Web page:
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Objective Energy Performance Assessment Using Data Envelopment Analysis (DEA)
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 Title & Authors
Objective Energy Performance Assessment Using Data Envelopment Analysis (DEA)
Yoon, Seong-Hwan; Park, Cheol-Soo;
 
 Abstract
Objective energy performance assessment of buildings is crucial for building stakeholders' rational decision making. One of the most popular building energy performance measures is Energy Use Intensity (EUI, kwh/m2.yr). This has been widely used since it is straightforward, simple and easy to understand. However, it has a severe drawback that it only shows the number of consumed energy per unit floor area and can't represent objective energy performance of a building. In other words, EUI does not deliver how well a building serves occupants and provides satisfactory services (e.g. thermal comfort). It is often misinterpreted in a way that the less EUI, the better building energy performance is. In this paper, a Data Envelopment Analysis (DEA) was applied to assess objective building energy performance. The DEA quantifies performance of a given system when multiple inputs and outputs are given. The DEA is a data-oriented and non-parametric method. Thus, it does not require any energy model and can consider multivariate inputs/outputs simultaneously. For the study, a number of virtual buildings were generated out of Monte-Carlo sampling and then simulated using EnergyPlus to derive a data set. Energy consumption was used as an input and building service levels (e.g. occupancy density [people/m2], operation time [hrs/yr], thermal comfort [PPD]) were used as outputs. It is shown that the DEA is a more objective and rational performance assessment method than the EUI, and can be a good alternative for building energy performance evaluation.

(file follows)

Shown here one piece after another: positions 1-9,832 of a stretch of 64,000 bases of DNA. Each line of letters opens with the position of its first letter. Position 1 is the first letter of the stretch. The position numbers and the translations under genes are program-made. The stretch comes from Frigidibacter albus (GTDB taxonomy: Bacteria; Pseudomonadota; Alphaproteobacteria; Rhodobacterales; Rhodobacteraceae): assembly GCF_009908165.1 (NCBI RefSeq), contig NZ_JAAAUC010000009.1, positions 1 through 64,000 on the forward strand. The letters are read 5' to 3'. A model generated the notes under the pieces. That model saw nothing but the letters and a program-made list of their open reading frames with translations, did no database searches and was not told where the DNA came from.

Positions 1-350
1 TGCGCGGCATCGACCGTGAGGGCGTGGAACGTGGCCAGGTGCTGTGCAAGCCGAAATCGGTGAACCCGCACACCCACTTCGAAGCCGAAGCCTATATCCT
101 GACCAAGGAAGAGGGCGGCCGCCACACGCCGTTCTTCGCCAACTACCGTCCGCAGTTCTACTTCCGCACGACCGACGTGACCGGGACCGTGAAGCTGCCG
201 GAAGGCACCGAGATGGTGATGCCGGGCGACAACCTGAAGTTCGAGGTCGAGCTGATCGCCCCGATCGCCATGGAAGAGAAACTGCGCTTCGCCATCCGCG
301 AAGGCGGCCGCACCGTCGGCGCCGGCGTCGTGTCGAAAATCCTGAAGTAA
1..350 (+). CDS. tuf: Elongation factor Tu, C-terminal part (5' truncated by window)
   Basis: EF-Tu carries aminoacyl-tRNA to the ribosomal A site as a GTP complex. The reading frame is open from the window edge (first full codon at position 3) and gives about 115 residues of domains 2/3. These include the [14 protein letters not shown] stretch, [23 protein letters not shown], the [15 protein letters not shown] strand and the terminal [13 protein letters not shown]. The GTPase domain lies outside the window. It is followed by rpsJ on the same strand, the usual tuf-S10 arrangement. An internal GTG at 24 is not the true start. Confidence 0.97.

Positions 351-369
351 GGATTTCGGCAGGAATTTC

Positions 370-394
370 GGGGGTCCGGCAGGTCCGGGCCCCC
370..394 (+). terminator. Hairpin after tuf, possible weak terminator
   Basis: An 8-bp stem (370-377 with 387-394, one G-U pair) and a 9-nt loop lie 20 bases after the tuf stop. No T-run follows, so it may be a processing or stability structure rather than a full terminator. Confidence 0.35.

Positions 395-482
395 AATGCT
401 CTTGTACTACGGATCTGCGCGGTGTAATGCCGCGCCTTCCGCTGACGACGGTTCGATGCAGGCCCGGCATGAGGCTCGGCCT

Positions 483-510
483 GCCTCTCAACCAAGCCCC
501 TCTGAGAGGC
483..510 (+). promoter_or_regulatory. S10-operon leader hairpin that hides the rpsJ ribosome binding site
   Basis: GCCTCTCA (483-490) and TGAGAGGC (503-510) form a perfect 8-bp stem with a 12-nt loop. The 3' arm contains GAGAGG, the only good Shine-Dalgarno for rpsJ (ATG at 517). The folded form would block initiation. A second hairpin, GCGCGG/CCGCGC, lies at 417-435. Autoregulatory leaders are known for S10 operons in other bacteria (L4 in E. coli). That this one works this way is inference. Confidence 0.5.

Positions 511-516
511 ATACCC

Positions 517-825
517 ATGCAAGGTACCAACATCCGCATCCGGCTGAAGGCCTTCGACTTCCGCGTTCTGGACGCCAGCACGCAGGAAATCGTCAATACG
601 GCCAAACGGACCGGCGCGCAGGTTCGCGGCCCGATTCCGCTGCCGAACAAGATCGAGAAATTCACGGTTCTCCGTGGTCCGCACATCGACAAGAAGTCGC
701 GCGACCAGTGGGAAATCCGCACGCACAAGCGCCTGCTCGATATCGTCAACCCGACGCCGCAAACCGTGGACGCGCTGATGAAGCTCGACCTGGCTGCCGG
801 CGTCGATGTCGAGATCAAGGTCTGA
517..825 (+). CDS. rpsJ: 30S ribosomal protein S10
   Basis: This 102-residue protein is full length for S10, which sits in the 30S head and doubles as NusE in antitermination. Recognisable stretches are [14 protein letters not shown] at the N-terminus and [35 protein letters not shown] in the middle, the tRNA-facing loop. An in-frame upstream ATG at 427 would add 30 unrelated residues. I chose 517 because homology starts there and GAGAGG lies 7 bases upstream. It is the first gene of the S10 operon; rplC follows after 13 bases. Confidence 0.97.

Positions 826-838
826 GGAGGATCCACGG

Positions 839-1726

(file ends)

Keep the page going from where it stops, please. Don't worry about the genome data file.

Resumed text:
Keywords
Building Energy;Energy benchmarking;Energy Use Intensity (EUI);Data Envelopment Analysis (DEA);
 Language
Korean
 Cited by
1.
Development of a Profiling System for Energy Performance Assessment of Existing Buildings, Journal of the Architectural Institute of Korea Structure & Construction, 2016, 32, 12, 77  crossref(new windwow)
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